MCAT Biology Question — Clostridium
- Oct 03, 2017
- Reviewed By: Liz Flagge
A researcher places several colonies of Clostridium, an obligate anaerobe, in a nutrient-rich broth but accidentally leaves the caps off the test tubes. Returning the next day, she notices that none of the tubes have shown bacterial growth. Which of the following is the most likely explanation for the lack of growth?
A. Oxygen from the air diffused into the broth and the lack of enzymes capable of breaking down the superoxide anion lead to death by oxygen toxicity.
B. Fungal spores in the air landed in the broth and the subsequent fungal growth consumed the available nutrients.
C. The ambient temperature of the air cooled the broth below the optimal growing temperature of 37ºC, causing the Clostridium to die off.
D. The failure to cap the test tubes was irrelevant and the Clostridium must have died due to some unknown factor.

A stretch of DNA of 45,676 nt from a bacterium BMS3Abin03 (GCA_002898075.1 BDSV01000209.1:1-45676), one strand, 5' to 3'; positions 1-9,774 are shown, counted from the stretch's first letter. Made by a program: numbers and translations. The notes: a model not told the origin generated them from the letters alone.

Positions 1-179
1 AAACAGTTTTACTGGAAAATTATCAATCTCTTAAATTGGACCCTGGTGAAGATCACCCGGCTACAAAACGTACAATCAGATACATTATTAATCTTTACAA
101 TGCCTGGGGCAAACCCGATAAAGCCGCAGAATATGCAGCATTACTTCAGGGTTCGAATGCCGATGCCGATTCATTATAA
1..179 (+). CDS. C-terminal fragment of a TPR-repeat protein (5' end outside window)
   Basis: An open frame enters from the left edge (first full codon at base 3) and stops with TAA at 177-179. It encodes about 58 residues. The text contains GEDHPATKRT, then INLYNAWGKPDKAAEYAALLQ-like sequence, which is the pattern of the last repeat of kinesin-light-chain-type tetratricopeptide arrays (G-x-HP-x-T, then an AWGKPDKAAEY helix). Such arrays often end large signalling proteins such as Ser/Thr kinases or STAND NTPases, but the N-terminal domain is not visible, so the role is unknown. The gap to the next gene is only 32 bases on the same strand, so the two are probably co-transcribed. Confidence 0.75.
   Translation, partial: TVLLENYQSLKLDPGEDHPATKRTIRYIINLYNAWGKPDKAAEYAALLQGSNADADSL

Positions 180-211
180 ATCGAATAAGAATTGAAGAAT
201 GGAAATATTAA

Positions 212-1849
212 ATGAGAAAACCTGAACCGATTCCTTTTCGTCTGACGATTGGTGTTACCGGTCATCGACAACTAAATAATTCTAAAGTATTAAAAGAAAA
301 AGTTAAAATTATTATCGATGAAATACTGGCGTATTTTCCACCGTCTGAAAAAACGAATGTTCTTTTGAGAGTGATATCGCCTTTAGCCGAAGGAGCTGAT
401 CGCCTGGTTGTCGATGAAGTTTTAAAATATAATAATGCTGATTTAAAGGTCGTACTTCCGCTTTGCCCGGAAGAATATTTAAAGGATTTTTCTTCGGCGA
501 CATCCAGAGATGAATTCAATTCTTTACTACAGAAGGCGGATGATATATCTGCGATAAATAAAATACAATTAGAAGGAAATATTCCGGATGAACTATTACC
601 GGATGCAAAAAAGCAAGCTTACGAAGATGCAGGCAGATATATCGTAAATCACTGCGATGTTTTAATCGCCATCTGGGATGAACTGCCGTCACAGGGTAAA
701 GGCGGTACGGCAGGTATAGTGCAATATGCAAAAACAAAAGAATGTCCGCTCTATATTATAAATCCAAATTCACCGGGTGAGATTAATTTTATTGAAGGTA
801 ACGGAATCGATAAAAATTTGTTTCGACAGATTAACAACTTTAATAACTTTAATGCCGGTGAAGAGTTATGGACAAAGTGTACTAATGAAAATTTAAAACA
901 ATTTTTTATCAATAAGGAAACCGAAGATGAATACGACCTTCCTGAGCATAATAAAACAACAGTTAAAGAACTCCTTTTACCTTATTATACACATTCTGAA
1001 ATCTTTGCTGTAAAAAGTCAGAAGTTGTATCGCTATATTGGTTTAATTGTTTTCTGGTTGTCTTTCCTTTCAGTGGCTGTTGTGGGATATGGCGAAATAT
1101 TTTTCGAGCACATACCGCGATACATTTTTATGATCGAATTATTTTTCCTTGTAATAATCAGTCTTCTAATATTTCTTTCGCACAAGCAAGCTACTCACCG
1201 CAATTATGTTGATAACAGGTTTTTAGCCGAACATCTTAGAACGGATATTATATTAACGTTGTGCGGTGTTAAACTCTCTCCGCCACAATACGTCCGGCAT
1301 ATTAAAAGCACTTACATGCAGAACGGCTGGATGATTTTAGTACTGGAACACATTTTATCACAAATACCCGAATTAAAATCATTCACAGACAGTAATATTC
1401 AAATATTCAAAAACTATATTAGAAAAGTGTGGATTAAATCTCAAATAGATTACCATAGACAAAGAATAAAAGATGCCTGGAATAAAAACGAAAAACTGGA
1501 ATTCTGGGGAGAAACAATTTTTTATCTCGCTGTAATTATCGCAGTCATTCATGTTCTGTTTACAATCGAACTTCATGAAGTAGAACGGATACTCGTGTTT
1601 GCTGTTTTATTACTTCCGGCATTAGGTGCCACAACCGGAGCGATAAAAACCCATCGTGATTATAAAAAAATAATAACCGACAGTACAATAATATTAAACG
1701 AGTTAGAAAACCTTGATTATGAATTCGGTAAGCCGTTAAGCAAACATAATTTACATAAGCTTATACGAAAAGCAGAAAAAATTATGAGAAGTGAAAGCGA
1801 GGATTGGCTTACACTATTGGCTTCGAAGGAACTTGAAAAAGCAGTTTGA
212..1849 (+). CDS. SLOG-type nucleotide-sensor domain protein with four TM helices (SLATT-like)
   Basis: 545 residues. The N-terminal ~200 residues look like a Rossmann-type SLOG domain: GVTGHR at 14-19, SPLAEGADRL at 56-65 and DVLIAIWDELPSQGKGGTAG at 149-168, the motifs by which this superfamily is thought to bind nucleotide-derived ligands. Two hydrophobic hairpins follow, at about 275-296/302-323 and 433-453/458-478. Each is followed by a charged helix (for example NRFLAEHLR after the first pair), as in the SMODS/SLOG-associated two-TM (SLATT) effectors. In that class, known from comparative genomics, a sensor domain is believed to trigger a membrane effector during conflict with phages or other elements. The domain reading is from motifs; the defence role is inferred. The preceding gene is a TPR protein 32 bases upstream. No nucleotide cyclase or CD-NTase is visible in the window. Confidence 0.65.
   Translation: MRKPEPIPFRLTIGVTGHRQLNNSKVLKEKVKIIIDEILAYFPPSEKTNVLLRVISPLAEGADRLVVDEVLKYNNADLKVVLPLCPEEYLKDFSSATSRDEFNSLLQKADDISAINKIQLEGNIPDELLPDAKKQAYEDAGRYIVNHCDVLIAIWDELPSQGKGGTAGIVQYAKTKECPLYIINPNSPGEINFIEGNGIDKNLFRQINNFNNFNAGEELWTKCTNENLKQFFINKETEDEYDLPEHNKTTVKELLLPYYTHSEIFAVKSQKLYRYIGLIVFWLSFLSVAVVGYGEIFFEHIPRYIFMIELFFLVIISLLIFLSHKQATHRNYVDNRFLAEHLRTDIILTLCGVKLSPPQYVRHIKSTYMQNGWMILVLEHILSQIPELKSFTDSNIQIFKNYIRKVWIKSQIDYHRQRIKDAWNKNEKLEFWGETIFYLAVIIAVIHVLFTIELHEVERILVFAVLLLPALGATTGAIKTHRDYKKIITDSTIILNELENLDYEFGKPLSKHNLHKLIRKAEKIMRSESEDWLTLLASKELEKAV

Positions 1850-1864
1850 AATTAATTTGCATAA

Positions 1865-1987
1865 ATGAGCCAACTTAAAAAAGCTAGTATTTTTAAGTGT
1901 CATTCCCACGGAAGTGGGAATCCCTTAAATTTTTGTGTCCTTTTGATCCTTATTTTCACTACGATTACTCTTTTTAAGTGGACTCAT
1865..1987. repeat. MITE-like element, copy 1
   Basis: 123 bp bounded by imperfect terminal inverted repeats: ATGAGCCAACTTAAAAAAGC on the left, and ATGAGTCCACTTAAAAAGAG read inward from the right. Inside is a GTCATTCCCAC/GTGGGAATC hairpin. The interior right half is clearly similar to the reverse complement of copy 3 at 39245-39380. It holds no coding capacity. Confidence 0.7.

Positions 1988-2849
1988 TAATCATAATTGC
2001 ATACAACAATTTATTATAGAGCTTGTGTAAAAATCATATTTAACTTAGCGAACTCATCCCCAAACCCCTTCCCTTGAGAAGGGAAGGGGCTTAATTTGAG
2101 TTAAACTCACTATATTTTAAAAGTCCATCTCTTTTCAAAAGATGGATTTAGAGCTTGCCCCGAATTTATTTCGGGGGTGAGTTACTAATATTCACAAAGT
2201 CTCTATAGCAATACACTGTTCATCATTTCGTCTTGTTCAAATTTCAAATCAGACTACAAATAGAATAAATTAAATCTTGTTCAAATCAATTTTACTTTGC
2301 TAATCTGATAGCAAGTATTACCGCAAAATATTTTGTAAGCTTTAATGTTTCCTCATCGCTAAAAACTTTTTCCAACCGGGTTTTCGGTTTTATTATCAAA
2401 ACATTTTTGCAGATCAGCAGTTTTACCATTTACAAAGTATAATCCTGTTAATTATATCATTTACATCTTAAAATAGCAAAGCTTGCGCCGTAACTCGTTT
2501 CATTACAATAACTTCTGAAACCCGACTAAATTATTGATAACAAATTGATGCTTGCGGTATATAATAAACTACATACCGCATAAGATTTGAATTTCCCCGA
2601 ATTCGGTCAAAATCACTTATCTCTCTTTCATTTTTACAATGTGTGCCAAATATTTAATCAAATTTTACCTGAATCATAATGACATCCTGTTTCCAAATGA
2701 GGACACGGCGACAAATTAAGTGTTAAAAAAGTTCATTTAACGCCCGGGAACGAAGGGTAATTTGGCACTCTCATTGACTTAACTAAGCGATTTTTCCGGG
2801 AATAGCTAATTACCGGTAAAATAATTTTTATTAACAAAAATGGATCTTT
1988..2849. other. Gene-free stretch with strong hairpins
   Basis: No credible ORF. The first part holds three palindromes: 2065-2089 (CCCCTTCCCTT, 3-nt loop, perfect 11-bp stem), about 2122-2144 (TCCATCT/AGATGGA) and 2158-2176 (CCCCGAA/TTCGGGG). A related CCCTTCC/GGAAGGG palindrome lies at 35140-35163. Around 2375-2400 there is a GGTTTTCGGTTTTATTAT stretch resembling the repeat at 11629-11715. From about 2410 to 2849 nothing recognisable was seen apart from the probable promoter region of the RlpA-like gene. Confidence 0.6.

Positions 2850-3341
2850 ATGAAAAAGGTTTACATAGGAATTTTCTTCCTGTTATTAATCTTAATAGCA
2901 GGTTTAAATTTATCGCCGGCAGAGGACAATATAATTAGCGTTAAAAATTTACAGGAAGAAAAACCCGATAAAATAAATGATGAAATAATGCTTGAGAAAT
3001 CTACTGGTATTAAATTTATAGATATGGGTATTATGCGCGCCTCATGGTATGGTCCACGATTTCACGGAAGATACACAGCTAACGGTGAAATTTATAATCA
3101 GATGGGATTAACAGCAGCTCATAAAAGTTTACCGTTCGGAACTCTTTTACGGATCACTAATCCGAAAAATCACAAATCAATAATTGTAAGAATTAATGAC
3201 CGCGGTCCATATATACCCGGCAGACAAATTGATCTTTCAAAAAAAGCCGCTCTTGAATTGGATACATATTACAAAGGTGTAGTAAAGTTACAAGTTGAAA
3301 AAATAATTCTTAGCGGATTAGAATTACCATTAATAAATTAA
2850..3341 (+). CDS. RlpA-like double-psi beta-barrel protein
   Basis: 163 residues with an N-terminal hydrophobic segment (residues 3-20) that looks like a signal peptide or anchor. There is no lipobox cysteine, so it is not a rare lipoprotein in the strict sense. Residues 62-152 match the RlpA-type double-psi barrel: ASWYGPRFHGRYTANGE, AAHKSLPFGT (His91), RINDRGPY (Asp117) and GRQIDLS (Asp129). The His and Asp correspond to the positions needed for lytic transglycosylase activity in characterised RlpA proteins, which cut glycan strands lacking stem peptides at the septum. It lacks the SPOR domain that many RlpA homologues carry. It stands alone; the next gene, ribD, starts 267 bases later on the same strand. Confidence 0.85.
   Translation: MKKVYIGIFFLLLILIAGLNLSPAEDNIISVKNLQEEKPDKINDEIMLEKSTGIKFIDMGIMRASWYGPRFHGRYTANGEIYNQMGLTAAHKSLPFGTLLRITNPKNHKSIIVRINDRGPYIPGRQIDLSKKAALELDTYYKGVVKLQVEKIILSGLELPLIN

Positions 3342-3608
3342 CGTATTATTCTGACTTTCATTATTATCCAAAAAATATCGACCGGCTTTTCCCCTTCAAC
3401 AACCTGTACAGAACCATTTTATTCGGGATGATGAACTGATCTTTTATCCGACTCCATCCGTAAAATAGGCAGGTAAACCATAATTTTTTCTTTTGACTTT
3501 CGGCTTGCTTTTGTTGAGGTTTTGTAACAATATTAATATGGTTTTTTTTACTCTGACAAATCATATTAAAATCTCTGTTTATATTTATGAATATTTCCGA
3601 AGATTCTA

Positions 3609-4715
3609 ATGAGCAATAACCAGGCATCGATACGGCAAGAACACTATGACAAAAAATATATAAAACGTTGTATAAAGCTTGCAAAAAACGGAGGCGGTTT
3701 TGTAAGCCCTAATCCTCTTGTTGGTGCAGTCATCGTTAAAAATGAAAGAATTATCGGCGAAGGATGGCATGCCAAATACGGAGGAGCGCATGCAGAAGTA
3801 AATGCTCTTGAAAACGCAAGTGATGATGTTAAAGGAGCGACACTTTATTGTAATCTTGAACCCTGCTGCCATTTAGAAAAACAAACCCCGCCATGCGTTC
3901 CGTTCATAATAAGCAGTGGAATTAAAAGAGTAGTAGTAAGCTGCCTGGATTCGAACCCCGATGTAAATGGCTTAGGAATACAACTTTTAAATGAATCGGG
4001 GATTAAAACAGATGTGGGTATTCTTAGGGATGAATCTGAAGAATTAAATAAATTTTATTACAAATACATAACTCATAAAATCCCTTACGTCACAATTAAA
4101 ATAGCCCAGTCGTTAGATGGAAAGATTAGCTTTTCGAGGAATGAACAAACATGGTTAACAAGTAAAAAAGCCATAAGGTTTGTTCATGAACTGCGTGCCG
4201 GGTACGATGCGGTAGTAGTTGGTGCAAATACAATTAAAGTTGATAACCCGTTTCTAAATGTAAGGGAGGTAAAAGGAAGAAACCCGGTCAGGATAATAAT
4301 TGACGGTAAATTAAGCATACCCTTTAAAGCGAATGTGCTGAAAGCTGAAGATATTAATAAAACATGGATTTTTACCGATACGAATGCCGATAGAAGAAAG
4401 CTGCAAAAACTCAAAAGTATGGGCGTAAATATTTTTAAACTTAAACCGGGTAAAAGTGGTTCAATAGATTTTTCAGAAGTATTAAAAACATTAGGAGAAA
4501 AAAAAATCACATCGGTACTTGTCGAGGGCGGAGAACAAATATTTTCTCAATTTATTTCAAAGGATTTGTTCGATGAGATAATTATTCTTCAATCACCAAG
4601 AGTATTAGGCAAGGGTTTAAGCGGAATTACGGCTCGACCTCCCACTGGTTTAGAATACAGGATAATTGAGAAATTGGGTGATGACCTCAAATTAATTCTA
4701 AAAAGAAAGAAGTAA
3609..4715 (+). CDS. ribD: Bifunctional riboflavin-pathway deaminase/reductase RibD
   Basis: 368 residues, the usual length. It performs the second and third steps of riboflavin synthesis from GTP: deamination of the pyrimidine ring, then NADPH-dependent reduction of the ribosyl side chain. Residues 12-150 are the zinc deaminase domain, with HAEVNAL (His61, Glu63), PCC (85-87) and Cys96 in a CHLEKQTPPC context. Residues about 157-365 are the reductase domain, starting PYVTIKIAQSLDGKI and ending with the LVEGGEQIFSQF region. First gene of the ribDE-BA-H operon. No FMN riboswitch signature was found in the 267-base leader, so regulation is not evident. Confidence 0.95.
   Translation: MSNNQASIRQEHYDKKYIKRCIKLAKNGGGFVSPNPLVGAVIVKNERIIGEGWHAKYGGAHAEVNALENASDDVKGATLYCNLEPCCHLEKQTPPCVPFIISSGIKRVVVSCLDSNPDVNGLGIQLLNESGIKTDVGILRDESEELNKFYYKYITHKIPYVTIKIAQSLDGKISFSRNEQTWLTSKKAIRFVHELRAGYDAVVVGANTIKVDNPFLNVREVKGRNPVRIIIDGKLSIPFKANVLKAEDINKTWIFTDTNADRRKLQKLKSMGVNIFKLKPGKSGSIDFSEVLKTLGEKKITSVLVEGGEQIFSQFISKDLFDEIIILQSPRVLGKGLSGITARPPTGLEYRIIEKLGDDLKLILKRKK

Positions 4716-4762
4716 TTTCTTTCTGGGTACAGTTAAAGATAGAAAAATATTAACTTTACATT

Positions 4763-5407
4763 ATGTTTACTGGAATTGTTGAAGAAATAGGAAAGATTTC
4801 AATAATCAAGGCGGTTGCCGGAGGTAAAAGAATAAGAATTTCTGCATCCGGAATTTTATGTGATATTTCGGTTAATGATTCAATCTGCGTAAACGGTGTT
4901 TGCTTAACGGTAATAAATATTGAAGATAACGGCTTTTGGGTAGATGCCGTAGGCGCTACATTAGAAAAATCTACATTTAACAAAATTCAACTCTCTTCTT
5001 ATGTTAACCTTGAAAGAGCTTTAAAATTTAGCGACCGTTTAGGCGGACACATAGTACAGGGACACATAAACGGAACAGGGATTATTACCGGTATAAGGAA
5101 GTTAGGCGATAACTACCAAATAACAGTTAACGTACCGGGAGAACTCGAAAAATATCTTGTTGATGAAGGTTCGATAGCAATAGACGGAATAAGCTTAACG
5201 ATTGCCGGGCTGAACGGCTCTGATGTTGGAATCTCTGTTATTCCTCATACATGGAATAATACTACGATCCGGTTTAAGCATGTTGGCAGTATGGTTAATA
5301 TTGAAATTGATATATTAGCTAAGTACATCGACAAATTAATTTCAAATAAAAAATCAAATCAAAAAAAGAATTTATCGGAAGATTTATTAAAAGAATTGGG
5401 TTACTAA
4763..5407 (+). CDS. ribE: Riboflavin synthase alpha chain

Click for Explanation
Clostridium is an obligate anaerobe, as the question states. In the presence of atmospheric oxygen, the bacteria will die off. There are number of various factors that create oxygen toxicity, but one of the major ones is the absence of enzymes necessary to deactivate toxic oxygen species. Thus (A) is the correct answer.
B: The question makes no mention of fungal growth, and we have no reason to suspect that fungal spores in the air would be of a species capable of out-competing the bacteria for nutrients.
C: The ambient temperature in the room is unlikely to kill off bacteria. Cooler than optimal growing conditions may slow bacterial growth, but room temperature is unlikely to be fatal.
D: See explanation above for (A).
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